According to Judge Denise L. Cote, the plaintiffs failed to support their claim AOL already had a secret deal with Microsoft but wanted to depress its stock price until the repurchase program was completed. She said the process for setting the amount of the sanctions will be addressed in a separate order.
Allegedly, the court continued, “the purpose of this dissimulating was to keep AOL's stock price depressed while the company completed a repurchase program under which it acquired nearly 14.8 million shares of its own stock, stock that became much more valuable when the news of the patent sale was revealed.”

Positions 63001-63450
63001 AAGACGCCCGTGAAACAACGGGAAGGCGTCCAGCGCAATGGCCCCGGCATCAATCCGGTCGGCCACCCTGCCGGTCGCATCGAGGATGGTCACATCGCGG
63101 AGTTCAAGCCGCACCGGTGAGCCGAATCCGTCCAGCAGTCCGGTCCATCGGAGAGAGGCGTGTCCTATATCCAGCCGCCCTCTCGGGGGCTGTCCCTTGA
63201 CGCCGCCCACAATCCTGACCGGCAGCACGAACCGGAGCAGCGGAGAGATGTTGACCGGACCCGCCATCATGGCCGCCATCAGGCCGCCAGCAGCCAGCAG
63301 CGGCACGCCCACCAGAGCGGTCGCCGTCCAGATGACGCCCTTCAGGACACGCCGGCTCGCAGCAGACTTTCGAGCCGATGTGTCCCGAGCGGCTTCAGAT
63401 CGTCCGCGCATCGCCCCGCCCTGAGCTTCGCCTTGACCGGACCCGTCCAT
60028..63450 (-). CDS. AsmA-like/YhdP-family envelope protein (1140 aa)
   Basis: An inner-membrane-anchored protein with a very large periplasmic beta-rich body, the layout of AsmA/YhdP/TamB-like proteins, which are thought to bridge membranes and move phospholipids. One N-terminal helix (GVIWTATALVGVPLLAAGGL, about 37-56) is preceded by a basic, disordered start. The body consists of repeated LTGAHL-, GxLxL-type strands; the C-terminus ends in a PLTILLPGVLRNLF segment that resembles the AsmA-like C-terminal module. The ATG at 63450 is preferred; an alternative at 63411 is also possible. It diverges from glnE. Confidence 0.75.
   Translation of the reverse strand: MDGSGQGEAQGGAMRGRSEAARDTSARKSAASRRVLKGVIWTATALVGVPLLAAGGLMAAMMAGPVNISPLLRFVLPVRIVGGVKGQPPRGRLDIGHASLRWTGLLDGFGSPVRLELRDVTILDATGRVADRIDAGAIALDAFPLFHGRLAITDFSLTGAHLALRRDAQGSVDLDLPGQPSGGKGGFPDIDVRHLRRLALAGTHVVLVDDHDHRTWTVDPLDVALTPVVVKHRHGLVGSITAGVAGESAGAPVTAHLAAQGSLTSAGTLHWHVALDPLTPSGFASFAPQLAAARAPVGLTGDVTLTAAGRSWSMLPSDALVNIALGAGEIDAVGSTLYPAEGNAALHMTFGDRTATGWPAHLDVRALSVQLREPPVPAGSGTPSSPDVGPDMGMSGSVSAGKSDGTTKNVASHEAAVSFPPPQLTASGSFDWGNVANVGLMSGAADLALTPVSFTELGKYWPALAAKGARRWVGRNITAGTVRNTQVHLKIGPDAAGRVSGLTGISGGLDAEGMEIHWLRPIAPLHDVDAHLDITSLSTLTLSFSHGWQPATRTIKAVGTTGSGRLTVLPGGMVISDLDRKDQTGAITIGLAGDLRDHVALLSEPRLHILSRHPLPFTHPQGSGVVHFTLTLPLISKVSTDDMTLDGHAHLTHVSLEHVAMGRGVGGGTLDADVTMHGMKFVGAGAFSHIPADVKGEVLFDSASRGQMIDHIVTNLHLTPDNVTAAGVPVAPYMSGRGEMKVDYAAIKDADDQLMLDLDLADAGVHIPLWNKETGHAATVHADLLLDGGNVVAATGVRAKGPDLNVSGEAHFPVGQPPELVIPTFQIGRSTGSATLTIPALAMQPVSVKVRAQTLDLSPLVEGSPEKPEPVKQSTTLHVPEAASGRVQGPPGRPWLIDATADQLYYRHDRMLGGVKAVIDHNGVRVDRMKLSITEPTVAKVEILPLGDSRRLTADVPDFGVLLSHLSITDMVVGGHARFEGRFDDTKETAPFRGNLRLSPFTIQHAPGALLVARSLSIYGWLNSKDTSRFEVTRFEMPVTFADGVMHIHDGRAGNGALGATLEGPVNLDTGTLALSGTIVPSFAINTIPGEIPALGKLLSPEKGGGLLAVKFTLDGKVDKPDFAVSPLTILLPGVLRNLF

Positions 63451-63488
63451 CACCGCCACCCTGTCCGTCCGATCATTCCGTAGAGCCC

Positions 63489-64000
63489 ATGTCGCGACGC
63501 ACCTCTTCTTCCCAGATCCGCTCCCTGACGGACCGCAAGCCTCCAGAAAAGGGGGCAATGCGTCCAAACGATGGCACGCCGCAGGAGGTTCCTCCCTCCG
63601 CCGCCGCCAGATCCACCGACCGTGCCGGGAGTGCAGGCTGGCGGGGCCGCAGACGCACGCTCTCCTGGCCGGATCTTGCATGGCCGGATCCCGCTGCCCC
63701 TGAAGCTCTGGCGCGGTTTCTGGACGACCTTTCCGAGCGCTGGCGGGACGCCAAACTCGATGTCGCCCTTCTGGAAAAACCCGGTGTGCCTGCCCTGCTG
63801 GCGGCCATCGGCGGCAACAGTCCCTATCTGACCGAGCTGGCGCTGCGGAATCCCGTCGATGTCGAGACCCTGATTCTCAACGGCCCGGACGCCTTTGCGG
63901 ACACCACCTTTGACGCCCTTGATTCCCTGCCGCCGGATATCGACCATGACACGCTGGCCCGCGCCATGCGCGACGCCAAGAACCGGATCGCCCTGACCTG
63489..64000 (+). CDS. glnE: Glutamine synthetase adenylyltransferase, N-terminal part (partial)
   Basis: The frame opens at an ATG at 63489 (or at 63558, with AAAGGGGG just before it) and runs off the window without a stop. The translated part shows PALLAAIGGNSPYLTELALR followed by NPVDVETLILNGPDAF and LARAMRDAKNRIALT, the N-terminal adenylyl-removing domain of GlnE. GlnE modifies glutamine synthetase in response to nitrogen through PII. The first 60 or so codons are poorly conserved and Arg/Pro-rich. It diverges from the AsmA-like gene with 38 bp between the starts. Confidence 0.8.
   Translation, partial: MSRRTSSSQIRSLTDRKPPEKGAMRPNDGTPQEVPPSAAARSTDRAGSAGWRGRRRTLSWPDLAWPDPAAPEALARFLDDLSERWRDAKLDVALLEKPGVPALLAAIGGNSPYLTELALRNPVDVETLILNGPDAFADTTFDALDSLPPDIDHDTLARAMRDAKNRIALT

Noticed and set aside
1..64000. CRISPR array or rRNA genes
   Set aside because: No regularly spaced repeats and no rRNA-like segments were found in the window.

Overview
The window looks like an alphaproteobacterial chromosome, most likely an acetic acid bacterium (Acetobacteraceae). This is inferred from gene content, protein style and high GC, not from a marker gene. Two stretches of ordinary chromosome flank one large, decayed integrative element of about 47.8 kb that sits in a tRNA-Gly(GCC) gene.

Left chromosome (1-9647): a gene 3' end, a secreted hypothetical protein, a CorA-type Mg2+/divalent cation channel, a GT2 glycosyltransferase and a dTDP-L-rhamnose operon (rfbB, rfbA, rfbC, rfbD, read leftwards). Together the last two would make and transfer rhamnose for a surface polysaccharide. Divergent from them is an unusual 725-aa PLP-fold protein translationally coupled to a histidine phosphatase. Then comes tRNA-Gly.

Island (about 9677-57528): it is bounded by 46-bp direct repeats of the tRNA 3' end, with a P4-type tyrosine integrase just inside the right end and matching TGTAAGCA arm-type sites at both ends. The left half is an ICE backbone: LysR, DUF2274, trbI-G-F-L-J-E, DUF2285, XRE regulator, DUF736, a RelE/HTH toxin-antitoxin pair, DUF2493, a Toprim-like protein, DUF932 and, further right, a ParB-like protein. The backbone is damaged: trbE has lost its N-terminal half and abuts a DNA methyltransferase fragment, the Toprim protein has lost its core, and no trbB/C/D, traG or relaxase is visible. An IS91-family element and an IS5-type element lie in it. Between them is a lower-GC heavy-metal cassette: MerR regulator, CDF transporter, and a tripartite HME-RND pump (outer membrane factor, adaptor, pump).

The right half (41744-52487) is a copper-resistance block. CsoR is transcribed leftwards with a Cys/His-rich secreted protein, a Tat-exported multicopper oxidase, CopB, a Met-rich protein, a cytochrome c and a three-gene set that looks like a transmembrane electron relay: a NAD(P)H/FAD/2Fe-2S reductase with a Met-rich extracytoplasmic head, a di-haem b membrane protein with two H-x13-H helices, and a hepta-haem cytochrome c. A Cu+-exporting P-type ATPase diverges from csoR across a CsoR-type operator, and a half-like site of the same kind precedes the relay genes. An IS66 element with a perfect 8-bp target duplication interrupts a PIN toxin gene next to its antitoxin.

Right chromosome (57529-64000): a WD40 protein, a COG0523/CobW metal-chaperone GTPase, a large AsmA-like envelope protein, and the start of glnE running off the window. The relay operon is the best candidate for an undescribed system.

In August, however, the court dismissed the allegations (162 SLD, 8/21/13). It said the plaintiffs did not plead enough facts "to raise this theory above the speculative level."
In this case, the court concluded that the plaintiffs' counsel must be sanctioned under Fed.R.Civ.P. 11 for filing a frivolous complaint. It said the secret-deal theory underlying the allegations was “'utterly lacking'” in factual support.
The plaintiffs were represented by Peter C. Harrar and Beth A. Landes, Wolf Haldenstein Adler Freeman & Herz LLP, New York.
To see the decision, go to http://www.bloomberglaw.com/public/document/IN_RE_AOL_INC_REPURCHASE_OFFER_LITIGATION_Docket_No_112cv03497_SD/1.
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